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Crusade’s closing night is not the end, but the beginning


PARIS, Tenn. (BP)–Surveying the roughly 300 new believers and others crowding the platform for the last altar call of a four-day crusade, evangelist Rick Gage of Duluth, Ga., confidently proclaimed, “With a team of committed followers this size, we can turn Paris and Henry County upside down for Jesus.”

For Gage, it is not just an empty expression; instead, it is the focus of his ministry. He organizes crusades in county-seat cities across America not simply to evoke professions of faith, but to help those who truly are saved make a commitment for life. He comes alongside churches in the area to help them continue to evangelize the city long after his group leaves for the next town.

“We want each person we touch to become a real disciple for Christ and a difference-maker for Christ right there in that community and get plugged into a local church so they can continue fulfilling the Great Commission, not only there but abroad,” said Gage, who launched his evangelistic ministry in 1990.

More than 10,000 people attended the Greater Kentucky Lake Go Tell Crusade, Sept. 16-19, in Paris, Tenn., a town of about 10,000 people in Henry County. An estimated 4,000 area residents were present the last night.

The foundation for the crusade and the discipleship that now is underway was laid nearly six months earlier. In March, Gage and some of his advance team first met with area pastors who had been praying for something spiritually significant to happen in their town. James Twilbeck, director of missions for the Western District Baptist Association, contacted Gage to enlist his help. Gage recalled Twilbeck saying he had read an article about Gage’s crusade evangelism and phoned to get more information.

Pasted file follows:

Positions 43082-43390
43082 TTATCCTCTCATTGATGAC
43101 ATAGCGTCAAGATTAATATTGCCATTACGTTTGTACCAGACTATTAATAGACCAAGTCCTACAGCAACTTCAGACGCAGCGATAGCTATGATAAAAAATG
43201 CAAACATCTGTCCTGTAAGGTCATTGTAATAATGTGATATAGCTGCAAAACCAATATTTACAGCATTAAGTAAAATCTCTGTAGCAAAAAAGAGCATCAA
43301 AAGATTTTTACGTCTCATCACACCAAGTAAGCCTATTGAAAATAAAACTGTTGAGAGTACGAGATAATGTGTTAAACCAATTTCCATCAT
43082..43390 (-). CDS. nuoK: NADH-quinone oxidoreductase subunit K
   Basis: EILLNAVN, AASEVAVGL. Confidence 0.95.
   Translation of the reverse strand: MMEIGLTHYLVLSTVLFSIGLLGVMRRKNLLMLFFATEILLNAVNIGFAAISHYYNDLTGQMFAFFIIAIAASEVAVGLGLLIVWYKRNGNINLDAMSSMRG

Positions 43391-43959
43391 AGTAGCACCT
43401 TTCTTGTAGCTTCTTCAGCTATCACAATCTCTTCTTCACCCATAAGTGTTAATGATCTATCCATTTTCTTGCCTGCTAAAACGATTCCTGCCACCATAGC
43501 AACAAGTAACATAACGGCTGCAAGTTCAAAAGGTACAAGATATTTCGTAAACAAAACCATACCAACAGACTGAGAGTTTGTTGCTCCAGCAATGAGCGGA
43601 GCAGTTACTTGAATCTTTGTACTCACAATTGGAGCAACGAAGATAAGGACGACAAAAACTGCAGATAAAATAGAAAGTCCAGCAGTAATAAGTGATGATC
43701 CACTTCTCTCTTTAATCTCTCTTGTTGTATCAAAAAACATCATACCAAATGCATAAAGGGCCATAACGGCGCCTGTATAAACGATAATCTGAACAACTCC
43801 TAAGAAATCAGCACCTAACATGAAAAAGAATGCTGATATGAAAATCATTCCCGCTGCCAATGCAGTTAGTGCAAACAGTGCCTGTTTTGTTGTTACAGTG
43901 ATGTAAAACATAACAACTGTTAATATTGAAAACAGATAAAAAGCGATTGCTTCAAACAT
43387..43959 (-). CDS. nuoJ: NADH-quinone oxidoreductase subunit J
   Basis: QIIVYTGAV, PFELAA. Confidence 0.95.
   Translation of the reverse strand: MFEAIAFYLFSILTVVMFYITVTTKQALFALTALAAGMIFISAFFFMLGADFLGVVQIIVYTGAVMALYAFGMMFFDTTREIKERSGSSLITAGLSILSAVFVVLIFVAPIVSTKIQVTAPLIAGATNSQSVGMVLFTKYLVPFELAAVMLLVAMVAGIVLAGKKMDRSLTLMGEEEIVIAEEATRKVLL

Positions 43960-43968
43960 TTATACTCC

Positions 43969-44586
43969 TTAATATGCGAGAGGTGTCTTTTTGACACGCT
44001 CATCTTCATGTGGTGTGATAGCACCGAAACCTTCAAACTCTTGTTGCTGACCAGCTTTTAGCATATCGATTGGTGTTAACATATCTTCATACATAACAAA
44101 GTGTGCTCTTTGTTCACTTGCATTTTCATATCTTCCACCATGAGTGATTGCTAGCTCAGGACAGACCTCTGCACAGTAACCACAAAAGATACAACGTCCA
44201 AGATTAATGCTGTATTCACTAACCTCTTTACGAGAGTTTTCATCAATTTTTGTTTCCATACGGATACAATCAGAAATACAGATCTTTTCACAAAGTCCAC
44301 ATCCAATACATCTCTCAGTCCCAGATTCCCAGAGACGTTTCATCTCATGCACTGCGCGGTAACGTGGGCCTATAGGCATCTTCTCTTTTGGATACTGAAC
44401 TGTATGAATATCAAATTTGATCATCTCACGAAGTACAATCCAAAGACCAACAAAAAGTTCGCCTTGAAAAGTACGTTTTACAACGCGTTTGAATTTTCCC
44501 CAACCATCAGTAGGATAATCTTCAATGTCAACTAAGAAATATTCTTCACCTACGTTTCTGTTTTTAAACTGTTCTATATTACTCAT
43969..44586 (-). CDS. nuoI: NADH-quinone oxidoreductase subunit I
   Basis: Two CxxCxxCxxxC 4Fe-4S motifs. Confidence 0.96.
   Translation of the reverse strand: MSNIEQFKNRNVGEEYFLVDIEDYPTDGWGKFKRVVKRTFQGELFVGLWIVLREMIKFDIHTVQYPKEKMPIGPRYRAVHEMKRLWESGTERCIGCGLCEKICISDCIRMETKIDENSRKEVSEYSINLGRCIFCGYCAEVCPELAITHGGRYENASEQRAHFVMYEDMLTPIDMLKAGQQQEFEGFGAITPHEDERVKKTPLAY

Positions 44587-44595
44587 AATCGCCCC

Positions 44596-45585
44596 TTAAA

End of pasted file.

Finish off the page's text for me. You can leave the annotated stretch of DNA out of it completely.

“‘Hey, we’re talking about praying, about having a crusade here in Paris, Tenn., and I just got my SBC Life magazine and saw you had an article in there, and I’m getting ready to meet with my evangelism committee,'” Gage said in recounting Twilbeck’s initial contact. “‘Could you overnight me a packet about your crusade ministry?'”

Bob Thompson, a member of Gage’s ministry board who served as crusade director for the Paris campaign, remembers that about 70 people came to the first meeting. However, when Gage and he returned for a banquet several weeks later, a 500-seat facility was sold out to those eager be part of the crusade effort.

Thompson said it took a good amount of time over five more trips to organize the counseling, training, discipling, prayer committee and arrangements committee, and to get commitments to set up the staging, lighting and other little things. “But, the counseling training itself was an ongoing process,” he said in punctuating the emphasis of their preparations.

Thompson also explained that the four nightly services were not the whole of the crusade.